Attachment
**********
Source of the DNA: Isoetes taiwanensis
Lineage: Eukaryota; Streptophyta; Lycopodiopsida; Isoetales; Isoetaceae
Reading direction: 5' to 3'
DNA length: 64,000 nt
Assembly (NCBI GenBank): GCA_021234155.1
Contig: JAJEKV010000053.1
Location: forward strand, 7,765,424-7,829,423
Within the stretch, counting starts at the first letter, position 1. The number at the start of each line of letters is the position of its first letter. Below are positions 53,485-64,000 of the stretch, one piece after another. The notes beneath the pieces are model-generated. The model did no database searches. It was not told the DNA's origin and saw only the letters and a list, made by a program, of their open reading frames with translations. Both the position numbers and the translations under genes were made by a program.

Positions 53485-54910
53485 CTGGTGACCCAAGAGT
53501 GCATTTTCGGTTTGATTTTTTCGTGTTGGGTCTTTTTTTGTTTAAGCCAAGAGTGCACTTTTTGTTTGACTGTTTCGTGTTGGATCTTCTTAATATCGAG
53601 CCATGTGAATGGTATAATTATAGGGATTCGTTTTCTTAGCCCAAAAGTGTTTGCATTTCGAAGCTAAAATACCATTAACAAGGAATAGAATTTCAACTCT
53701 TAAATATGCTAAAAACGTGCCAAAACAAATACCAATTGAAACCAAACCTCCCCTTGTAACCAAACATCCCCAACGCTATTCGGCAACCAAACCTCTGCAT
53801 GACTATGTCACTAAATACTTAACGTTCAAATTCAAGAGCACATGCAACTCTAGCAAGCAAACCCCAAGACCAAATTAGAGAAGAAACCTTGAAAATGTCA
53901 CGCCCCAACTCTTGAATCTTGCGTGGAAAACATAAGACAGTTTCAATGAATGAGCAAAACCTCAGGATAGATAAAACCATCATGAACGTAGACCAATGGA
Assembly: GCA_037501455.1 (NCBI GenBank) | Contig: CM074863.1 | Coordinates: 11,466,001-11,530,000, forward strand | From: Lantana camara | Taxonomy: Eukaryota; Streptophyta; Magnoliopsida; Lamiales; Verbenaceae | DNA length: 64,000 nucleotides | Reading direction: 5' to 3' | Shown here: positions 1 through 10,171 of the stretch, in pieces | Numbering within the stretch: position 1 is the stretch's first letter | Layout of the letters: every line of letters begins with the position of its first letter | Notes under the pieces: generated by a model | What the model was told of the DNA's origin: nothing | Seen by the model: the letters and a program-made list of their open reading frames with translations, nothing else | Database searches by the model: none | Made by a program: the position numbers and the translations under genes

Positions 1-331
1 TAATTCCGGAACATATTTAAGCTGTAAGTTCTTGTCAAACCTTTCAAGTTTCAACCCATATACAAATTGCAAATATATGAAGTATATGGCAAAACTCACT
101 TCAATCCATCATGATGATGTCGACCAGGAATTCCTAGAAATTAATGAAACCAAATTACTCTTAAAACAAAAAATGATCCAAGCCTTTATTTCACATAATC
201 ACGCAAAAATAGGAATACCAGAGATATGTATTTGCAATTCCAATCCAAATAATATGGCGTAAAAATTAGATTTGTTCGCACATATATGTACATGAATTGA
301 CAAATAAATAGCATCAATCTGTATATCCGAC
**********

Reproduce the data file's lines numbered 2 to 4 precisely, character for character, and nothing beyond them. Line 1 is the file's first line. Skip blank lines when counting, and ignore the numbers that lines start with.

Lineage: Eukaryota; Streptophyta; Lycopodiopsida; Isoetales; Isoetaceae
Reading direction: 5' to 3'
DNA length: 64,000 nt